Dala may choose to move to South Korea considering the increased consumption of fresh juice in the East Asian nation. Information by Ibrahim indicates that the intake of fresh juice continues to escalate in Korea as more citizens in this region have become aware of the health advantages of consuming fruits. Convenient stores and supermarkets are now striving to different stock types of fresh fruit juices compared to the initial years when the shelves were reserved for juices made from fruits grown in the country such as blueberries and strawberries. Jong-Wan Kim of Wooyang Frozen Foods Company Limited who operates as one of the leading distributors and importers of fresh juice in the region implies that the demand of raw juices as expanded surpassing that of processed juices with the order being high among the middle-class consumers. Kim mentions that “the fresh juice market is increasing as more Koreans are choosing fresh juices over other soft drinks such as Coca-Cola. The increase in demand now makes it possible to access brands such as mangoes, pears, and apple juices that were rare some years ago. The increase in demand has a direct impact on the rate of production which enables the region to export the surplus to other foreign states. Dala, therefore, stands an excellent opportunity of making higher sales from its activities by moving into South Korea.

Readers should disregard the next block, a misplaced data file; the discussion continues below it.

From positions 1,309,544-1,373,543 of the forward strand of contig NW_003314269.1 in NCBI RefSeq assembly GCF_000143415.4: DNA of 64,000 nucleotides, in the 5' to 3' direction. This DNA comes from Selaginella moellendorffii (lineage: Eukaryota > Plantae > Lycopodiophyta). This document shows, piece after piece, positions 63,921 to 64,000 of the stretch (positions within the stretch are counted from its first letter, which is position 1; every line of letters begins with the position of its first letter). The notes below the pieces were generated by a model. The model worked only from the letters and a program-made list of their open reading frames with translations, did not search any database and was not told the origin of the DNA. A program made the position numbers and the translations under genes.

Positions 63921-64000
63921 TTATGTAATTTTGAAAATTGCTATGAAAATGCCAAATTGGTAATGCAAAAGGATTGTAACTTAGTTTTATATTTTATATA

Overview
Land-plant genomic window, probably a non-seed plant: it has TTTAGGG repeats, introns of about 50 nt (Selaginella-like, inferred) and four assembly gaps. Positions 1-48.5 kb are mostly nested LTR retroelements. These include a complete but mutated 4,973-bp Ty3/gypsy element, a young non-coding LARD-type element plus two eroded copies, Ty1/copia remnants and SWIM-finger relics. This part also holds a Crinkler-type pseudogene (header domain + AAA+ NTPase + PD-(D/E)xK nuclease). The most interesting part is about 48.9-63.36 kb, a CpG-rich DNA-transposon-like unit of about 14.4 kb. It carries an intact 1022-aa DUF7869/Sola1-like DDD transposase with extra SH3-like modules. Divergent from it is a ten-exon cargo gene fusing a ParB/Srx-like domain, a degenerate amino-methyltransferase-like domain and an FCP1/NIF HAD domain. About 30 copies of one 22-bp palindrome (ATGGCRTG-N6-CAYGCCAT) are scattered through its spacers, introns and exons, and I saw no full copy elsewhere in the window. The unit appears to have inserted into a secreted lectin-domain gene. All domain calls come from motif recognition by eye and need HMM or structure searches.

Dala’s Level of Competitiveness and Possible Hindrances to Competition
Before entering into the target markets, Dala must consider its ability to compete on the international fronts to avoid misfortunes that may befall the firm once it commences its operations. A practical tool that may help to understand the company’s ability to compete at the international scale is the VRIO approach that was created by Barney in 1991. Barney (100) asserts that an organization ought to ask itself several questions that may help it to determine whether it is likely to benefit from its resources. A critical review of the resources Dala uses to engage in the manufacturing process reveals that they are valuable and which put the company among the leading juice producers in the Saudi Kingdom. The maker sources its raw materials from some of the most beautiful suppliers in the region which depicts the value of these resources. The company also tries to hire employees who have advanced skills in the development process which further stresses the value of the resources the firm applies to conduct its duties. The value Dala attaches to its resources is likely to make it competitive because the buyers in the new markets are likely to consider the manufacturer as being in a position to produce customers’ wants. The company also strives to acquire rare resources because Barney (107) implies that firms are not likely to be competitive when many companies can access the materials. The company, for example, acquires fruits from fertile fields, and which are not affected by pests. The company believes that obtaining rare raw materials will help it achieve its mission which aspires to produce quality and tasteful products. Otherwise, the company would not be in a position to compete in the new markets if its raw materials are available to all operators in the sector.